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How do I automate the Ambari LDAP sync?

I want to automate through cron or other method "ambari-server sync-ldap --existing" but it prompts for an Ambari username and password. Any ideas on how I can automate an Ambari LDAP sync?

1 ACCEPTED SOLUTION

Contributor

Try:

curl -uadmin:admin -H 'X-Requested-By: ambari' -X POST -d '[{"Event": {"specs": [{"principal_type": "users", "sync_type": "existing"}, {"principal_type": "groups", "sync_type": "existing"}]}}]' http://localhost:8080/api/v1/ldap_sync_events

You will get a response like:

{
  "resources" : [
    {
      "href" : "http://localhost:8080/api/v1/ldap_sync_events/13",
      "Event" : {
        "id" : 13
      }
    }
  ]
}

You can GET on this href to get status of the sync:

curl -uadmin:admin http://localhost:8080/api/v1/ldap_sync_events/13


{
  "href" : "http://localhost:8080/api/v1/ldap_sync_events/13",
  "Event" : {
    "id" : 13,
    "specs" : [
      {
        "sync_type" : "existing",
        "principal_type" : "users"
      },
      {
        "sync_type" : "existing",
        "principal_type" : "groups"
      }
    ],
    "status" : "COMPLETE",
    "status_detail" : "Completed LDAP sync.",
    "summary" : {
      "groups" : {
        "created" : 0,
        "removed" : 0,
        "updated" : 0
      },
      "memberships" : {
        "created" : 0,
        "removed" : 0
      },
      "users" : {
        "created" : 0,
        "removed" : 0,
        "updated" : 0
      }
    },
    "sync_time" : {
      "end" : 1446751142546,
      "start" : 1446751142462
    }
  }
}

View solution in original post

14 REPLIES 14

That's sets up LDAP but I need to automate the sync process. I would like Ambari to execute the sync-ldap --existing command once a day.

You can create an expect script for it.

Contributor

Try:

curl -uadmin:admin -H 'X-Requested-By: ambari' -X POST -d '[{"Event": {"specs": [{"principal_type": "users", "sync_type": "existing"}, {"principal_type": "groups", "sync_type": "existing"}]}}]' http://localhost:8080/api/v1/ldap_sync_events

You will get a response like:

{
  "resources" : [
    {
      "href" : "http://localhost:8080/api/v1/ldap_sync_events/13",
      "Event" : {
        "id" : 13
      }
    }
  ]
}

You can GET on this href to get status of the sync:

curl -uadmin:admin http://localhost:8080/api/v1/ldap_sync_events/13


{
  "href" : "http://localhost:8080/api/v1/ldap_sync_events/13",
  "Event" : {
    "id" : 13,
    "specs" : [
      {
        "sync_type" : "existing",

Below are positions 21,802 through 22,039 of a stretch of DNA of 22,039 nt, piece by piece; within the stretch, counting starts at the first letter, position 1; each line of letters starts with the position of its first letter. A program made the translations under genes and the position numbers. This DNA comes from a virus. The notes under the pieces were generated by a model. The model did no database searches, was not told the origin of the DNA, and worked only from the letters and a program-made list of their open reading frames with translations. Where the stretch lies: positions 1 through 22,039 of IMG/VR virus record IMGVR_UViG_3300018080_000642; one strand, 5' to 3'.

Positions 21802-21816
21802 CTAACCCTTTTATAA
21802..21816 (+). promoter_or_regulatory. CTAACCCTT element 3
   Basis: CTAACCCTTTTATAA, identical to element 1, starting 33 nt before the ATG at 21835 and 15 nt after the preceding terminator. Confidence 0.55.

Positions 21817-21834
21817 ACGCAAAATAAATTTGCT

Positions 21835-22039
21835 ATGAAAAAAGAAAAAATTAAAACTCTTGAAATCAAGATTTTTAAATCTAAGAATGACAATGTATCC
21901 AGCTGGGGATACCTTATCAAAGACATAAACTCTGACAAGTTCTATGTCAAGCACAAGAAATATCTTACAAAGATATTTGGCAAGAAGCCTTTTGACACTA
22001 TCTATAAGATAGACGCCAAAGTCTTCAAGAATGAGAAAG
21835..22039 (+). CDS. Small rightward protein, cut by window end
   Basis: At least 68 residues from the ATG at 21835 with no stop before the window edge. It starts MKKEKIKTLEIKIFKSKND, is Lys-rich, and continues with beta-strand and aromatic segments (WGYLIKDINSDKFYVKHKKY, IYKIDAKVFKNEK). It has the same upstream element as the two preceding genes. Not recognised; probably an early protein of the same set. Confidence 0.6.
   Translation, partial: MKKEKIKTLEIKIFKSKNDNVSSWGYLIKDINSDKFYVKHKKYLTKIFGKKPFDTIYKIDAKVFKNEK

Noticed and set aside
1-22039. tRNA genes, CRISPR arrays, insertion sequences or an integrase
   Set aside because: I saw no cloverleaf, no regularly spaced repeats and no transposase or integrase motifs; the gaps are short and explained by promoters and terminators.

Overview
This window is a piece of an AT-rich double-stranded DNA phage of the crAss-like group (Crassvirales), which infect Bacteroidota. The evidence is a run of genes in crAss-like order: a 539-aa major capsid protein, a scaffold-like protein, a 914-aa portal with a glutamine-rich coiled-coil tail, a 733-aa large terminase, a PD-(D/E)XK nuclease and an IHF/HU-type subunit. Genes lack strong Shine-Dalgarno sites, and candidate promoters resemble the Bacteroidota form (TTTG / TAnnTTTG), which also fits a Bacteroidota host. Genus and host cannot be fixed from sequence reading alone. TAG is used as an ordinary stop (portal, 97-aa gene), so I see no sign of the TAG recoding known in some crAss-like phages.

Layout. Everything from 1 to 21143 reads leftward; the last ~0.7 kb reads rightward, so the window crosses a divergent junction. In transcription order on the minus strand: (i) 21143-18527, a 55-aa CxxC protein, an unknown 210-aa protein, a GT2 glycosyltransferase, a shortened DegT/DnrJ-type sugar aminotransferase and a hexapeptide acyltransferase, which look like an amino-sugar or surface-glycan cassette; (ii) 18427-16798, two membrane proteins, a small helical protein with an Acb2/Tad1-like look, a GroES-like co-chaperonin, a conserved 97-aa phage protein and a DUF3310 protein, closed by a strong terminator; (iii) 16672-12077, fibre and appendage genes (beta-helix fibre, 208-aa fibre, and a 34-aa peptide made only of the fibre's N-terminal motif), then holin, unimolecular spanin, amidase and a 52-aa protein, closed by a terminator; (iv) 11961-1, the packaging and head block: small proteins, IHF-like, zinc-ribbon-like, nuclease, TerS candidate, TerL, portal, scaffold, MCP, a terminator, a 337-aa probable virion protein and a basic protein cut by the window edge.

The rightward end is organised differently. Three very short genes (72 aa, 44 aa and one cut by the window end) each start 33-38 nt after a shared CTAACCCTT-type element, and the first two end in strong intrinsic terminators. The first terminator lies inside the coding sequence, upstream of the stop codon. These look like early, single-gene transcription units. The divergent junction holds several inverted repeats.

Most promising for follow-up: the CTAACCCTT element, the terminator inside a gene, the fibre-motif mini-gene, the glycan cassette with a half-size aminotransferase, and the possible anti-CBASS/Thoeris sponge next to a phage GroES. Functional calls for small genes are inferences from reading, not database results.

"principal_type" : "users"
      },
      {
        "sync_type" : "existing",
        "principal_type" : "groups"
      }
    ],
    "status" : "COMPLETE",
    "status_detail" : "Completed LDAP sync.",
    "summary" : {
      "groups" : {
        "created" : 0,
        "removed" : 0,
        "updated" : 0
      },
      "memberships" : {
        "created" : 0,
        "removed" : 0
      },
      "users" : {
        "created" : 0,
        "removed" : 0,
        "updated" : 0
      }
    },
    "sync_time" : {
      "end" : 1446751142546,
      "start" : 1446751142462
    }
  }
}

@yusaku@hortonworks.com - how would we do this when we have a users or groups text file?

Contributor

You can replace sync_type to specific (from existing), and add names attribute with a comma-delimited list of users/groups. Here's an example:

curl -uadmin:admin -H 'X-Requested-By: ambari' -X POST -d '[{"Event": {"specs": [{"principal_type": "users", "sync_type": "specific", "names": "bill,jenny,mike"},{"principal_type":"groups","sync_type":"specific", "names": "group1,group2"}]}}]' http://localhost:8080/api/v1/ldap_sync_events

@Scott Shaw

This will make life easier..gist link

yum install expect*

#!/usr/bin/expect

spawn ambari-server sync-ldap --existing

expect "Enter Ambari Admin login:"

send "admin\r"

expect "Enter Ambari Admin password:"

send "admin\r"

expect eof

403-screen-shot-2015-11-05-at-65653-pm.png

Here is the .sh script we used at the customers. You'll need to fill in your specific environment information. It runs the curl commands but also includes an LDAP filter.

#!/bin/sh

# Just in case we are run from cron with no path set...

export PATH=/bin:/usr/bin:/usr/sbin:/sbin:/usr/local/bin

AMBARI_ADMIN_USER='admin:xxxxx'